Ferry from Saranda, Albania, to the Greek island of Corfu. (© picture-alliance/dpa)

  EU enlargement in the Western Balkans

  8 Debates

The Social Democratic Union led by Zoran Zaev has narrowly won the parliamentary elections held in North Macedonia on 15 July. It obtained just under 36 percent of the vote; its main rival, the national conservative VRMO, secured 34.5 percent. Zaev had resigned as prime minister in January after the European Council once again postponed accession talks with North Macedonia and Albania.

"All Balkan states have a clear prospect of joining the European Union", German Chancellor Angela Merkel promised at the first Western Balkans Conference three years ago. This year's edition of the summit with Albania, Bosnia and Herzegovina, Kosovo, Macedonia, Montenegro and Serbia ended on Wednesday. But commentators see these countries further away than ever from joining the EU.

The EU wants to press ahead with accession for the Western Balkan states. Serbia and Montenegro could join as early as 2025. Bosnia and Herzegovina, Macedonia, Albania and Kosovo have also been given clear accession prospects. At the same time Commission President Juncker has stressed that none of the countries in question are close to fulfilling the accession criteria. Commentators outline the tasks that lie ahead on the path to membership.

At the EU-Western Balkans summit in Sofia the EU has called for more consistent efforts from (potential) accession candidates Serbia, Montenegro, Albania, Bosnia and Herzegovina, Kosovo and Macedonia. In exchange it promised infrastructural measures and additional funding. Commentators discuss the six countries' accession prospects and Russia's role in the region.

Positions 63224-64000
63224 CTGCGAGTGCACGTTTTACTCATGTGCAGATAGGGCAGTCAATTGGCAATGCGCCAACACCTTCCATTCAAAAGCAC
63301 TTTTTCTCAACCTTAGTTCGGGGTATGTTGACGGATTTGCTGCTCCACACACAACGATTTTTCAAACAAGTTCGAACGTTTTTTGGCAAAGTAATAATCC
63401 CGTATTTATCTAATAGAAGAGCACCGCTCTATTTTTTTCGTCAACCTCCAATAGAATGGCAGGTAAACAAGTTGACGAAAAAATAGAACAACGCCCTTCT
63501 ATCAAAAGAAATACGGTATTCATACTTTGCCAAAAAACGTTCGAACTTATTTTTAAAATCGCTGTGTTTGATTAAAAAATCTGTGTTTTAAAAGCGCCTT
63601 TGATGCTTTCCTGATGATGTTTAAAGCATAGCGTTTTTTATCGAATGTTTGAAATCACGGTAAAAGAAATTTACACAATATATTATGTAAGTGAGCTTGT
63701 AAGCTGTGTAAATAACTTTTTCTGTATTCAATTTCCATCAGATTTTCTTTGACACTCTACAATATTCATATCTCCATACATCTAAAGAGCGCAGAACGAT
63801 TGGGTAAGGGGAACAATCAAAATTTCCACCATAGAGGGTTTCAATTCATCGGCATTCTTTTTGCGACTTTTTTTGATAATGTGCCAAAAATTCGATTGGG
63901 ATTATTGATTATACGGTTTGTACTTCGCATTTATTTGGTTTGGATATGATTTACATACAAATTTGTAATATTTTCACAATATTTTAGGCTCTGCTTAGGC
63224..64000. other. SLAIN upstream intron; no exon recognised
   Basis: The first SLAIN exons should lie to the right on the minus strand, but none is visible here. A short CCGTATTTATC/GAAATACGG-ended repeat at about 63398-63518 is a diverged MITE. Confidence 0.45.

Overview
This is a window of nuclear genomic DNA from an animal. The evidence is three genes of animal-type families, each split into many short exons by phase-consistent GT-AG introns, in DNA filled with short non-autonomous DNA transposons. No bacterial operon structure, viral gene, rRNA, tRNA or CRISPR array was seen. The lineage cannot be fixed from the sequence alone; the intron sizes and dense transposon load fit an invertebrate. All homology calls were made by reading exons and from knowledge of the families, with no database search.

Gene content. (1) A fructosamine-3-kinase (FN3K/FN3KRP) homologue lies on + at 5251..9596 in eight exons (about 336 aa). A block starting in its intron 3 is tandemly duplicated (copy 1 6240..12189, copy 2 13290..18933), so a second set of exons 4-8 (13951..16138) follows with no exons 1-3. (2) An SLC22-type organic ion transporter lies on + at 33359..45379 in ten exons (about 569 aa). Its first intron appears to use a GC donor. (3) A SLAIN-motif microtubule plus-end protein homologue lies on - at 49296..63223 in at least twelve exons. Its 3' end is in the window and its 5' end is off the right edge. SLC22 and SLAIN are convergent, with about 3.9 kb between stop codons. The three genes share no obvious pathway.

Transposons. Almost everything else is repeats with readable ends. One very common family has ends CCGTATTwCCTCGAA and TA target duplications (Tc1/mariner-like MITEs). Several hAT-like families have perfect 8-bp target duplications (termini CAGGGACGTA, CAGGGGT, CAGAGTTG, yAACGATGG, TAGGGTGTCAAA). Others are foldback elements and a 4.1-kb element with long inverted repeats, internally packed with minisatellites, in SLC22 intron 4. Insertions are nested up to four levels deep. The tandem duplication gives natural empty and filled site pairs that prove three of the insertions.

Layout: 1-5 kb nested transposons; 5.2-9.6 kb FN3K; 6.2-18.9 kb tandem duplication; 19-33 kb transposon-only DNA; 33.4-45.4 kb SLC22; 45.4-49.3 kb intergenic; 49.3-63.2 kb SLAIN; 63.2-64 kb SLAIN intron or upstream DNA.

The Council of the European Union has postponed its decision on opening accession negotiations with North Macedonia and Albania to October following a meeting of EU ministers in Luxembourg. The EU mustn't go too far with its delaying tactics and the potential accession candidates shouldn't lose heart, commentators advise.

The discussion about the EU's decision to once again block accession negotiations with North Macedonia and Albania continues. In addition to France, the Netherlands and Denmark had also opposed the commencement of talks. Some commentators find Macron's reluctance understandable.

In a video conference on Tuesday, the Europe ministers of the EU states agreed to start accession talks with North Macedonia and Albania. Just last October their bid for membership was halted owing among other things to opposition from France. After a reform of the admission procedure, however, Paris has now given the green light. Commentators are far from unanimous in their joy at the news.

At a video summit on Wednesday EU leaders reiterated their "full support for the European perspective of the Western Balkans". They also promised their colleagues from the six non-EU countries in the region that these would receive 3.3 billion in emergency aid. Once again, however, no time window for their potential accession to the EU was named. Commentators take stock.